As difficult as it is to understand how a brutal murder could occur, much less believe that hate crimes are still very much a reality among us, it must be explored as to how something like this can happen. Gordon Allport was a leading theorist in the study of prejudice and discrimination. He surmised that both are the by-products of ingroup-outgroup relations. Prejudice, in and of itself, occurs when an individual or group exhibits negative attitudes towards an outgroup. This can stem from a variety of reasons. Primarily it takes place when ingroups believe they are privileged over and above the outgroups. This bias stems from the premise “of groups in the context of conflict over scarce natural resources” (Brewer, 1999). When scarcity is present in an environment, groups tend to join together to fight those they are competing against. This age-old practice goes as far back as the beginning of time. Man has always been in direct conflict with others for one reason or another. There is the inherent need to jockey for position in environments where social classes dictate the landscape. The higher on the social class scale one is, the more likely they will become part of a dominant group (ingroup) that will have an advantage over those in outgroups (Brewer,1999).
If that is to be believed, then Byrd’s brutal murder was indicative of three white men who believed they were entitled to live in the community of Jasper County without having African Americans dwelling among them. Perhaps their rationale for murdering Byrd was finishing what their ancestors had started centuries before.
As we have seen many times over since Byrd’s death in 1998, these sort of hate crimes still dominate the news. Countless instances still pervade society and beg its citizens to do something to protect the masses regardless of race, religion, ethnicity or sexual orientation. Racial tensions may be vastly improved over the 1960’s tumultuous times, but no doubt they still exist (Brewer, 1999). If there are any improvements over the past, it is that perpetrators are now apprehended and held accountable to the fullest extent of the law. While this has not eradicated racial injustice or hate crimes, it has proven that tolerance of hate crimes is unacceptable. It is a start but there is much more ground to be covered. Byrd’s brutal murder demanded attention to this issue and in doing so, has changed the way hate crime are perceived and dealt with.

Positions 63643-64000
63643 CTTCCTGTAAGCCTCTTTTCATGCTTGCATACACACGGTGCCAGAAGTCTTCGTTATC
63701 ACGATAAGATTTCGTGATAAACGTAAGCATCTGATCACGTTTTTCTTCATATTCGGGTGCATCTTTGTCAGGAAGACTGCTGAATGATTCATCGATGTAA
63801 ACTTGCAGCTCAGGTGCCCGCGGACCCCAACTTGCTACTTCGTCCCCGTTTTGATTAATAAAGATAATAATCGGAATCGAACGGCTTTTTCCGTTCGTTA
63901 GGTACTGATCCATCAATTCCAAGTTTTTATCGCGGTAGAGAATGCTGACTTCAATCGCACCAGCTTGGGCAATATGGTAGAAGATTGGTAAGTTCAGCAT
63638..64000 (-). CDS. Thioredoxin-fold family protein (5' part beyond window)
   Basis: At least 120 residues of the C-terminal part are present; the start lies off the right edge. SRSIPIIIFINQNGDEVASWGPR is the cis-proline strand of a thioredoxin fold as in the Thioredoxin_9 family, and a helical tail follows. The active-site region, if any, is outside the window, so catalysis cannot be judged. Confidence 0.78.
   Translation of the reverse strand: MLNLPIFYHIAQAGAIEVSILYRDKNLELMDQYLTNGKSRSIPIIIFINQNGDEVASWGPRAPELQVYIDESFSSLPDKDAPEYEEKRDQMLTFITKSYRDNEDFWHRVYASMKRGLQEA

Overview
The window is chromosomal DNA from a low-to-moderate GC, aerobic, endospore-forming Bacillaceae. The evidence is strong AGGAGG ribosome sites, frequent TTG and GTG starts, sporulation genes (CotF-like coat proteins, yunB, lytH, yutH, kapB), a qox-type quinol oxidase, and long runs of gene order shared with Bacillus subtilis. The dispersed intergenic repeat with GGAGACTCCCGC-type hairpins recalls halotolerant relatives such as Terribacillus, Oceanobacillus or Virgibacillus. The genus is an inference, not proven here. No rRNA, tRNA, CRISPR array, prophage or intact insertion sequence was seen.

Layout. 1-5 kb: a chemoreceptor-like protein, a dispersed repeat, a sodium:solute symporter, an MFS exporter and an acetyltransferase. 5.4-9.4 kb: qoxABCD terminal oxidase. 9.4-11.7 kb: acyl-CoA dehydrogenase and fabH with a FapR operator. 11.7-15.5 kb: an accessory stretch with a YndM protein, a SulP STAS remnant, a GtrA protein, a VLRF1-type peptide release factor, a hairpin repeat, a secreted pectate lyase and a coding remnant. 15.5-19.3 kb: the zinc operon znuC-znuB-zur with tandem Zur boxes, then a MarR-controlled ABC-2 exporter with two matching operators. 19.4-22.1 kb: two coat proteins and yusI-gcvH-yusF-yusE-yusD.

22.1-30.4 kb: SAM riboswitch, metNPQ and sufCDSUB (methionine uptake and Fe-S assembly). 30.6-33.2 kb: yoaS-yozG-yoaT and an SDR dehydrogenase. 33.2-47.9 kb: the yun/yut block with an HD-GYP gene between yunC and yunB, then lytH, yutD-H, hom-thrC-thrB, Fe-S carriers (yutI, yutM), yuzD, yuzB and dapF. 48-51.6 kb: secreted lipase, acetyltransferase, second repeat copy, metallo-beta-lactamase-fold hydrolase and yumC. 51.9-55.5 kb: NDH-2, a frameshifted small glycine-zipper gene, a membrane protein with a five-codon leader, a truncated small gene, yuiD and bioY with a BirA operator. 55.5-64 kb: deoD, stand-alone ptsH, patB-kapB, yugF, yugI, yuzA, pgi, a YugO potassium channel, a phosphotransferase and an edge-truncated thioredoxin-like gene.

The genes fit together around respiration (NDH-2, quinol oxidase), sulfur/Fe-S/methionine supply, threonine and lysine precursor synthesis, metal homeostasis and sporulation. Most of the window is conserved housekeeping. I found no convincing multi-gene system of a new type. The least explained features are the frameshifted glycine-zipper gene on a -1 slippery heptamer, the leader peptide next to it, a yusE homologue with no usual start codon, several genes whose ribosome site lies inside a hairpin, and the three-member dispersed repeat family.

There is no room in society for hatred of any kind. We each may look, think and act differently, but we are all the same. We all have the same desire to love and be loved. Prejudice, inequality, and discrimination prevents us from being able to do either. These things serve as a barrier and close us off to others and close our minds with preconceived notions that have no place within. We have learned to look for differences while society screams for equality. It all begins and ends with us.
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Rosenblatt, Josh. "Long Road Out of Jasper: A Documentary Chronicles James Byrd Jr.'s Life and Tragic Death - The Texas Observer." The Texas Observer. 25 July 2013. Web. 21 Apr. 2015. <http://www.texasobserver.org/long-road-out-of-jasper/>.